No Pain, No Problem: The Running Pain Myth | 86.47 Miles

A creek in the New River Gorge Of West Virginia

Running pain is not mandatory, soaking in moments like this on the trail should be.

There seems to be a pervasive belief in the running community, from trail running to road running and all steps in between, that pain is an integral part of the sport. I think that’s bullshit. I know you know what I’m talking about. If you run, talk to runners, read about running or watch videos about the sport the discussion of running pain seems to be as ubiquitous as running shoes. I believe that we’ve brought a self destructive mindset into the sport of trail running by giving so much power to running pain.

The hearts of any superstitious readers are about to skip a beat with my next statement. I’ve been running about a year and a half now and to date have no injuries (sure, I’ve drawn blood, but I mean real injuries) and have experienced no significant pain on the trail. I don’t believe I possess super human running genes. Nope, really I think it’s that I have a slight slacker mentality around my trail running that places personal satisfaction of mileage and time. It’s led to the following strategies that I believe help dodge running pain and injury.

  1. If you’re not feeling it, stop. I believe in listening to my body. If I crave greens, I buy some and cook them… or better yet juice them. If I’m sleepy, I go to bed. So why would I push my mileage for the sake of mileage if my body says “Nope.”? I’m not talking about that feeling that always hits me a few miles into a run as my body adjusts to the activity. That urge to admit running is hard. I’ve learned that comes just before I fall into a rhythm. What I mean is that if I’m on a run, and it’s consistently feeling wrong I just turn around and head home. Hey, that trail isn’t going anywhere!
  2. If something hurts, something is wrong. Figure out the cause and change it. When I first started running and pushing my mileage I suffered from some brutal shin splints. Shin splints, also called tibial stress syndrome, are caused by inflammation of the muscles in the lower leg. Trial and error lead me to isolate my shoes as the issues. They where $30 Nike “Trail Running” shoes from a discount store that really weren’t built for anything more then a couple miles on your city jogging trail. I upgraded to a better made shoe, some Asics I picked up at my favorite discount running gear site, Sierra Trading Post. With a lower center of gravity, less drop and a wide stance the shoes made my pain vanished. ( I later ditched them for a pair of lightweight, minimalist shoes – a blog for another day).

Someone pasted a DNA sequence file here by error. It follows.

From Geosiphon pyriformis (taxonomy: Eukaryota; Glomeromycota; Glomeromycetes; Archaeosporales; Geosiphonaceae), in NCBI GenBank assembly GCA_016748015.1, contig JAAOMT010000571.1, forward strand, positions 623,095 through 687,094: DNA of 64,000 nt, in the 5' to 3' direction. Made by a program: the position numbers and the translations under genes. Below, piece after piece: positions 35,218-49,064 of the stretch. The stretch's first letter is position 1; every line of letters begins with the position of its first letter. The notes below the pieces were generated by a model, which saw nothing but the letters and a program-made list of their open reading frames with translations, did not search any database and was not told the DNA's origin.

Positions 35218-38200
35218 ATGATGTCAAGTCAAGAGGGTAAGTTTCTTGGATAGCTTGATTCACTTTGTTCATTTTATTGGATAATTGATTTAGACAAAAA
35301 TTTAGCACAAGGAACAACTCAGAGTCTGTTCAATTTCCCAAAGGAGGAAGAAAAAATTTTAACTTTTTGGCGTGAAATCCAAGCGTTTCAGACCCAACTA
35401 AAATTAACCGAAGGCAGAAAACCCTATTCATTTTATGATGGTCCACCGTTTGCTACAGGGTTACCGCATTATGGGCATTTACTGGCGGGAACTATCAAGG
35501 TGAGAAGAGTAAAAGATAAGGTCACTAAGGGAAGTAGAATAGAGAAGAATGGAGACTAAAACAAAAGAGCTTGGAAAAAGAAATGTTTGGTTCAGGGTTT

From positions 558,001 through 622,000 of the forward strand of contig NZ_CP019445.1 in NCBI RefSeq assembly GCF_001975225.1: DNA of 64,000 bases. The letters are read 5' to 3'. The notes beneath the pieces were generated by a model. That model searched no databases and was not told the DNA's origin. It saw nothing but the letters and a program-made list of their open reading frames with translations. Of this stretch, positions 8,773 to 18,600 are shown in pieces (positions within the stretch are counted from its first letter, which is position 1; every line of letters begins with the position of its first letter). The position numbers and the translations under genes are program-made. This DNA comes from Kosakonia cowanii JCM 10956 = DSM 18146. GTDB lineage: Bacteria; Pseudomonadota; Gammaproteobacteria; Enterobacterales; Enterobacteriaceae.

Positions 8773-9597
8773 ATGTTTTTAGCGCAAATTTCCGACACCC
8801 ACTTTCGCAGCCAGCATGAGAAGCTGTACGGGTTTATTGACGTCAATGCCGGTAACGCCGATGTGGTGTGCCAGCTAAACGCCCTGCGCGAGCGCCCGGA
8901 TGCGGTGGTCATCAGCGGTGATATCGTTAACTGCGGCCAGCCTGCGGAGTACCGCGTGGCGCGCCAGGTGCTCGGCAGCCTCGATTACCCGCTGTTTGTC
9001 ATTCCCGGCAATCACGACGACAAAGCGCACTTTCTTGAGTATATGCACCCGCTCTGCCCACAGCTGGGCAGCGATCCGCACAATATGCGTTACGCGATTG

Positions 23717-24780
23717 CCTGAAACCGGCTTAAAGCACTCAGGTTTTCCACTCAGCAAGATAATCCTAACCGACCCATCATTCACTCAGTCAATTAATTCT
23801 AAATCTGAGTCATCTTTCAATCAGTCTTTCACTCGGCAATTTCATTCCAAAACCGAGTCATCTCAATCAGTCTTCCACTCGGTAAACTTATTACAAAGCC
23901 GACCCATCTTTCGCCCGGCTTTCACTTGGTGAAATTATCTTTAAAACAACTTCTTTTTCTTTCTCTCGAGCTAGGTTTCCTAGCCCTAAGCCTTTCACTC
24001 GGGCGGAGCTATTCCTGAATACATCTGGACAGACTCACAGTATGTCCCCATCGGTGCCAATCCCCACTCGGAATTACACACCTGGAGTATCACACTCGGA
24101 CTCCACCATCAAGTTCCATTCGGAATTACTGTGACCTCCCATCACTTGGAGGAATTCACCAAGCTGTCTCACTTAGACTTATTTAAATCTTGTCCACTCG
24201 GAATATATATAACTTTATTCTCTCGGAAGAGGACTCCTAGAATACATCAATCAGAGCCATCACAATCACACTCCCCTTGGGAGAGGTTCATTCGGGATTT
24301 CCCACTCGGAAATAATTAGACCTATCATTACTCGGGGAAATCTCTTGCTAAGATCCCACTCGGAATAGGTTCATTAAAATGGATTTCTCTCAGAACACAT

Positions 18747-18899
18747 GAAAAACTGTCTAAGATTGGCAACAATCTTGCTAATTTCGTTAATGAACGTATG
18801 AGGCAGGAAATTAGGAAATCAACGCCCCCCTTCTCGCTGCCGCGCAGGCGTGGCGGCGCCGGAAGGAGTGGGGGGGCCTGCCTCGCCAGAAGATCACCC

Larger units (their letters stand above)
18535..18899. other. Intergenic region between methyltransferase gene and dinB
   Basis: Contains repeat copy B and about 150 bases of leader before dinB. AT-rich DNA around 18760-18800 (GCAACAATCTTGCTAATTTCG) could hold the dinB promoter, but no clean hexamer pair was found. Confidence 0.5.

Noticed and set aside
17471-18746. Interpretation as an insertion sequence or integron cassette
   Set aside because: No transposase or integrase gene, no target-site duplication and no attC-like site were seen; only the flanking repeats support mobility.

3. If you don’t enjoy it, don’t do it. Seriously. I believe it’s great to have goals. Mileage goals, time per mile, distance. Those are great motivators but I believe it’s critical not to let the desire to accomplish your goal keep you from losing the moments of your run – forgetting we’re out there because we want to be. When a goal takes control as the only drive for your running you just might start ignoring the warning signs that you’re pushing your body too hard. Own your goal, don’t let your goal own you to maintain happiness and pain free running.

All of this considered I will say there’s a time an place for running pain. Without it world records would never be set and we’d never push the absolute limits of the human body. Ultras would never be completed and gold medals would never be won. But maybe running pain is a consequence better left to the top 1% of our sport. We do ourselves and fellow runners a disservice if we frame it as a mandatory aspect of the sport. We encourage the ill-prepared, weekend warrior, first time marathoner to flirt with cardiac arrest and dehydration. We promote gritting through repetitive injury caused by poor techniques rather then seeking out safe and sustainable running habits.

Forget “No pain, no gain”. No pain, no problem is the new anthem. Let’s run because it feels good.

1,113.53 miles to go!